War Memorials and the Pozières Cross

War Memorials and the Pozières Cross


There was a prodigious proliferation of World War 1 memorials across Australia after the war, demonstrating that the war deeply affected and touched Australians emotionally and psychologically. This was a volunteer army and the dead did not return to Australia to be buried. The Australian World War I memorials are also unique as they typically include all those who served from a district or town, not just those who gave their lives. Often, as with the Holy Trinity memorial, those who did not return are marked with a cross.

Because this war had been so horrific and such a catastrophe in terms of human lives, the returning solders and others sometimes called it the War to End all Wars or The Great War. Many of the memorials from World War 1 onwards have Lest we Forget , engraved on them, in recognition of the sacrifice of those involved and to remind us all how terrible total war had become. The statement also acknowledges that participation in World War 1 changed people and the sacrifice the ANZACs and others made was ongoing and indirectly included their families.

The Pozières Cross

Although this book is focussed on the war memorial located in Holy Trinity there is another local war memorial, the Pozières Cross that needs to be recognised. This memorial is located at the Anglican Launceston Church Grammar School and Stephen Norris the Headmaster of the school in 2017 provided the following details about this memorial.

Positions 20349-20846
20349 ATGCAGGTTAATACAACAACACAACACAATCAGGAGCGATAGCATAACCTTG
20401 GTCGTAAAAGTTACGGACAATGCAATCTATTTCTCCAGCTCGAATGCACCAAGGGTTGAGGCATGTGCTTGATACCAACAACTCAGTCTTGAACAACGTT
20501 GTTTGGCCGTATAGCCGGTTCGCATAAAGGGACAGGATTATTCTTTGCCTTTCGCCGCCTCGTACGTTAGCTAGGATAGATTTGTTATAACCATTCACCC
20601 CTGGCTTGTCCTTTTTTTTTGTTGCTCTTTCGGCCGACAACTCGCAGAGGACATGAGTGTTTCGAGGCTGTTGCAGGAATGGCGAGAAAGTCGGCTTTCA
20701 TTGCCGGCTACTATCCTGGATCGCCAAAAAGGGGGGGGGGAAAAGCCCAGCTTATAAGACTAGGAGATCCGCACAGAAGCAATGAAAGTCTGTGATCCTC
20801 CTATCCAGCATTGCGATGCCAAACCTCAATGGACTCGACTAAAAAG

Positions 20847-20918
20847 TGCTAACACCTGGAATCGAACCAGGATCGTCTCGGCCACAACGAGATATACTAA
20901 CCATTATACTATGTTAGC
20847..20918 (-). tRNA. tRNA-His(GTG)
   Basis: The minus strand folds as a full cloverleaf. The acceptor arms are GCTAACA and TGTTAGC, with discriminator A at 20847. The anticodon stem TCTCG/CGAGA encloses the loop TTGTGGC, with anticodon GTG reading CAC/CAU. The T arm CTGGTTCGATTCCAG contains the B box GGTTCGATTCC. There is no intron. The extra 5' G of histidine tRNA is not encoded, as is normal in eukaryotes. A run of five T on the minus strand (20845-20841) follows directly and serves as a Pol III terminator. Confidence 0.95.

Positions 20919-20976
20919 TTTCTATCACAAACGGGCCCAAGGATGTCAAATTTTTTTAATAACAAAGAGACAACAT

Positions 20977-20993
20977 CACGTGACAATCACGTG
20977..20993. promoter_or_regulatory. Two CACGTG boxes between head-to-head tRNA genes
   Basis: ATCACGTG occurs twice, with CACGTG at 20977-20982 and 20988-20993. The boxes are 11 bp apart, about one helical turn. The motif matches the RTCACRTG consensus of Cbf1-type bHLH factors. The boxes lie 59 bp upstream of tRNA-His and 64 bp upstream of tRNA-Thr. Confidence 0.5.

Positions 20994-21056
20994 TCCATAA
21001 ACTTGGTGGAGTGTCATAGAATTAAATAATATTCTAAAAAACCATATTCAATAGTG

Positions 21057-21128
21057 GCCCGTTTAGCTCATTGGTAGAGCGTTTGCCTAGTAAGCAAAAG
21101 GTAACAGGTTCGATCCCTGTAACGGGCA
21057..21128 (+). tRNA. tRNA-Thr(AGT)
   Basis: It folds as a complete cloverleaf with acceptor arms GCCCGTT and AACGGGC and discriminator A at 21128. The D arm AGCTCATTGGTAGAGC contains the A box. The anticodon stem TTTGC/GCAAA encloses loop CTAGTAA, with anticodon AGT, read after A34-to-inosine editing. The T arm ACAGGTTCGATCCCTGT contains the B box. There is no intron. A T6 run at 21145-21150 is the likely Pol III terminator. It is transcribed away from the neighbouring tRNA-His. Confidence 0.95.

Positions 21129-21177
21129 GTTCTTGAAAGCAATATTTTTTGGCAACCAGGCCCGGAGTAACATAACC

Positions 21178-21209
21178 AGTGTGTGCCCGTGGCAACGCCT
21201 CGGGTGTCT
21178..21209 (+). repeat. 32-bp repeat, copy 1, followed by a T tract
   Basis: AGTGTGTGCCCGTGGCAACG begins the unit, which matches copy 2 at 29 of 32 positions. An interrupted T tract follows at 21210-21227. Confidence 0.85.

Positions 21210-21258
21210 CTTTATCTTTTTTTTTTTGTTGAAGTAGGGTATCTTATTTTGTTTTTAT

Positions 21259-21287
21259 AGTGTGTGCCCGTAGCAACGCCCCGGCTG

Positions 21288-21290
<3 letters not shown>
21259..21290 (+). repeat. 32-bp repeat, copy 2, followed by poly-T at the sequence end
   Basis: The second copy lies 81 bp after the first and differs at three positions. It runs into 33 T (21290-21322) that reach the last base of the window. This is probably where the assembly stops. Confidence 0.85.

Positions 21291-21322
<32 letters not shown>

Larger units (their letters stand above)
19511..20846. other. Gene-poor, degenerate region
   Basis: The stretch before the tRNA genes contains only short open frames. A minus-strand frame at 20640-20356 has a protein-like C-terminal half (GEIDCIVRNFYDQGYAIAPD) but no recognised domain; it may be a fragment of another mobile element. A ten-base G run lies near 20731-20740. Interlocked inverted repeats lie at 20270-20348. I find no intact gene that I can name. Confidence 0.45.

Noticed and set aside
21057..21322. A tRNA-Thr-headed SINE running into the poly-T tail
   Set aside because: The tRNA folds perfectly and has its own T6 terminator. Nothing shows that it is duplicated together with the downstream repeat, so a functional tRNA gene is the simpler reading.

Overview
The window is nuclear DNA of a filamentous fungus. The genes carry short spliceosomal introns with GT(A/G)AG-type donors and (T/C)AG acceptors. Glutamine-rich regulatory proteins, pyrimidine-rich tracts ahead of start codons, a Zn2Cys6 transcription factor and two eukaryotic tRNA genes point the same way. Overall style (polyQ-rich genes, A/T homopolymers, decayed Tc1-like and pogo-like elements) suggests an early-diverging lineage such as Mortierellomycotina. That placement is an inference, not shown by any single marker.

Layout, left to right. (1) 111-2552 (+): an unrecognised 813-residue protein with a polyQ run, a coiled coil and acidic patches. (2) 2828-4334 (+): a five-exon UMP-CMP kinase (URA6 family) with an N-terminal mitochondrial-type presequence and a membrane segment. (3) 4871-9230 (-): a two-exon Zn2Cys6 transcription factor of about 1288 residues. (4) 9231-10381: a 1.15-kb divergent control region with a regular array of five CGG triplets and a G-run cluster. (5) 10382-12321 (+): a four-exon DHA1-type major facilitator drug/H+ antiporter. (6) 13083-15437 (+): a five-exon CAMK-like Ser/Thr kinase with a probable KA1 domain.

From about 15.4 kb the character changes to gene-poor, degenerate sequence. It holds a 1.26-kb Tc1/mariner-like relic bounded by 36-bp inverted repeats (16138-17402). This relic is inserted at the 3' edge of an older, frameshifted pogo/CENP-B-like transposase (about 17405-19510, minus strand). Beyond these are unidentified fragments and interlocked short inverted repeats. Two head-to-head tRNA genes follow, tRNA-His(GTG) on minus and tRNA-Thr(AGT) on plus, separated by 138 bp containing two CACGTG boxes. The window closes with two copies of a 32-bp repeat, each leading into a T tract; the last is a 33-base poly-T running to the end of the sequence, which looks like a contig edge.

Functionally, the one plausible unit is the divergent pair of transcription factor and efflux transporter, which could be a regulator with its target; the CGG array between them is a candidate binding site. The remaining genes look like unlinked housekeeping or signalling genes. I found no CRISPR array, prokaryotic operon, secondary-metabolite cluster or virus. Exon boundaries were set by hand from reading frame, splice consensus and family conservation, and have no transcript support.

Soldiers on the battlefields during WW1 sometimes raised their own memorials to fallen colleagues. The Pozières Cross from the First World War resides in the Narthex of the Launceston Church Grammar School’s Chapel. The cross is a sturdy roughhewn Celtic Cross raised on the Somme Battlefield in 1916 by those who survived that dreadful conflict in honour of the fallen comrades. It has been made from whatever materials were at hand and part of it appears to be made from a road sign as part of the word Pozieres can clearly be seen on the cross-piece. On the circular part of the Cross are written the words Fifth Battalion of the A.I.F. The Pozières Cross carries two plaques. The plaque at the top states: This Cross is entrusted to your care by the Australian War Memorial. On the centre plaque is written: This Cross was erected at Pozieres in France in memory of Australian soldiers who fell fighting there and at Mouquet Farm in 1916. After the war it was replaced by the permanent memorials erected by the Imperial War Graves Commission.

The Pozières Cross: Photograph by Angela Casey


The Memorial Flame

Picture of the lamp next to the Holy Trinity War Memorial

Photograph by Neil Richardson


Lighting candles for the departed is a widespread practice in the Christian tradition, as is having a continuously lit sanctuary lamp located in a church to represent an eternal presence. A flame in a war memorial is also a traditional symbol of eternal life. The Australian War Memorial’s website states: An eternal flame at a war memorial symbolizes a nation’s perpetual gratitude towards and remembrance of its war dead.